This has been on my TRB shelf for years. A favorite book of one of my dearest friends, recommended over and over again by so many people, yet every time I would try to read it I could not get anywhere. It was not for lack of trying, nor was it because I did not like it. What truly baffled me was I was easily able to read and adored Clarke’s book of short stories “The Ladies of Grace Adieu and Other Stories .” So why could I not tackle the story of Strange and Norrell.

After years, I finally figured out it out. I found that since children entered my life I rarely have long, leisurely reading time. My reading is like an affair committed in hallways and cars. I read 5 minutes here and 15 minutes there and often am, like so many other American adults, so sleep deprived that if you put me in a warm car with a book I am asleep before I am 5 pages in. So a book rich in story and elegant in language? It didn’t stand a chance. These are the books that need time and chucks of it to be read and savored. This book was a commitment not an affair.

Jump forward to my discovery that, while I could not easily listen to audio books in bit and pieces, because my mind would wander into the never ending list of 100 things I still have to do today, I could listen to them during long drives alone to visit friends. Coincidentally one of them the friend who loves JS&MN so hard he never gave up trying to get me to read it. Fast forward again to my taking on a barter situation where I clean for someone about 6 hours a week and suddenly I am whizzing through audio books. So I finally broke down and I got an Audible account. I listened to all of the available Dresden files. I listened to all of the available Fairyland books. So what was next? I suddenly remembered that when I could not get though a book I loved called Chime, which is another story of how I learned to love the audio format, I tried the audio of JS&MN.  And I discovered that while I could not read it I absolutely could listen to it.

There were some bumps which I was concerned about. The major one was footnotes! How do you listen to a story with something along the lines of 180 footnotes and not lose the narrative of the story? For me this was not an issue beyond wanting to write down the books mentioned in many of them for future reading and then remembering the majority of them are made up and do not exist. Simon Prebble, the narrator, was able to handle these footnotes with smoothness and grace which made them a non-issue for me.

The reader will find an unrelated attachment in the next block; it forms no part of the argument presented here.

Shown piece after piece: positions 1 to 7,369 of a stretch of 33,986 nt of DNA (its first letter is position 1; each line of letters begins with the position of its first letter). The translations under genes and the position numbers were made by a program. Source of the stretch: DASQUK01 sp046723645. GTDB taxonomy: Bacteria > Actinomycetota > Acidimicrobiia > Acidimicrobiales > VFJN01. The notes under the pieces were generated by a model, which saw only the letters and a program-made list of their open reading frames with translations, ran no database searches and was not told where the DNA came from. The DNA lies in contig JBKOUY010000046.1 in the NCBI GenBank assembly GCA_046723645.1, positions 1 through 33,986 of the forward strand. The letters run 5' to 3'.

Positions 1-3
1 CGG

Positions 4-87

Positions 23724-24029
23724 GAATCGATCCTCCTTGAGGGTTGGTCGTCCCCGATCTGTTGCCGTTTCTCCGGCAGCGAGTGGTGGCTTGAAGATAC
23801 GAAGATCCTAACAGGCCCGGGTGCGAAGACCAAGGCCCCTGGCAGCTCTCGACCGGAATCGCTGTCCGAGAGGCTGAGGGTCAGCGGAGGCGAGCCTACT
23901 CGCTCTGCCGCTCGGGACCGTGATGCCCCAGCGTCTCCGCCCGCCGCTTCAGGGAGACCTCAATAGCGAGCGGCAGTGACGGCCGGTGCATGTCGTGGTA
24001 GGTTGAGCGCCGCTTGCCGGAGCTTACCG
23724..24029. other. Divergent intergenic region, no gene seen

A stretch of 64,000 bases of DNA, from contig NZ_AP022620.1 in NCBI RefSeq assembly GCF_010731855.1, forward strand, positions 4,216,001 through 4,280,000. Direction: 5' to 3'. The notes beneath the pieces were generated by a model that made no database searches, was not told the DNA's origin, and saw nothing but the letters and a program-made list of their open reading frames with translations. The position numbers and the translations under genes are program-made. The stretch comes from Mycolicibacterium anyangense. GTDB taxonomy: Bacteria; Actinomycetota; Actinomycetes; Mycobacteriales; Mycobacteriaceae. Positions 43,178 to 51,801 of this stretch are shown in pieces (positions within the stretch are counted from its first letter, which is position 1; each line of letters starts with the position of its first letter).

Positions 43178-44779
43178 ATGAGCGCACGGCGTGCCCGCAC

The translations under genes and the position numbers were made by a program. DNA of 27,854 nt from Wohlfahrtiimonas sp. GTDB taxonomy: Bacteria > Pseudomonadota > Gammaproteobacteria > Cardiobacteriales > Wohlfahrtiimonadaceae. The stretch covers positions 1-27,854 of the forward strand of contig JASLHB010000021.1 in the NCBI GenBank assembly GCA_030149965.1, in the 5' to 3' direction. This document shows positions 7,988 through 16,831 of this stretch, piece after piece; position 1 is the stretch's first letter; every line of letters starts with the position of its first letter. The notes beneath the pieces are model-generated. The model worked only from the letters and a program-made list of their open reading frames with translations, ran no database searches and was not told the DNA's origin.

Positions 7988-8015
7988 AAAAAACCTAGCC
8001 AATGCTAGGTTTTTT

The story itself is a beautifully told story of magic and longing, of miserliness and need, of the fae and the folk. It is a story of Napoleonic Europe and an England which is undone by a handful of people and their need to see magic restored. It is a story of how friendship can drive you to madness and how love can do the same. It is a story of Otherness, and by that I do not mean the fae, but persons of color and women and poverty. For me it was these people who were the most intriguing. The wives and the street people, the servants and soldiers, these were the stories I was interested in. Strange and Norrell and their story is that on which all other hung. But tell me more about John Uskglass and more about Vinculus. I want to know about Emma and Arabella, Segundus and Martin Pale.

Overall, I am extraordinarily glad I finally got to hear the story of how magic returned to 19th-century England. And while I know no author owes their fans anything Clarke has hinted at more of this story. That would be wonderful.

Never Gonna Give You Up: Top Ten Tuesday

Top Ten Tuesday

Each week The Broke and the Bookish will post a new Top Ten list that one or more of their bloggers will answer. Everyone is welcome to join.

Big Breasts and Wide Hips: A Novel (Arcade Classics)
Big Breasts and Wide Hips by Mo Yan

This was the first of my “Around the world in 80 Books” self challenge. It may have spoiled me. I really dislike almost everything about this book. I wanted to like it; I did. It took 4 months and everything I had to finish it. I since then I have barely touched this challenge.

(THE CELL ) BY King, Stephen (Author) Hardcover Published on (01 , 2006)
Cell by Stephen King

Gross and gory and not one likeable character. This was one King I could have passed on.

Chime
Chime by Franny Billingsley

I did put it down but than thankfully I picked up the audiobook. It is one of my favorites and gave me a newfound appreciation of audio. And that my friends led to Dresden.

Feed
Feed by M.T. Anderson

Meh. Dystopian science fiction is not my favorite. But everyone was raving about this book called Feed so I kept reading. Then I discovered it was this book: Feed (Newsflesh, Book 1) which is 100% better.

The Goldfinch: A Novel (Pulitzer Prize for Fiction)
The Goldfinch by Donna Tartt 

Book club selection. We read this in January and February which I must say are not my finest months and this was a depressing read. I wonder if I would have been so tempted to put it down if it was June and a beach book.

Horns: A Novel
Horns by Joe Hill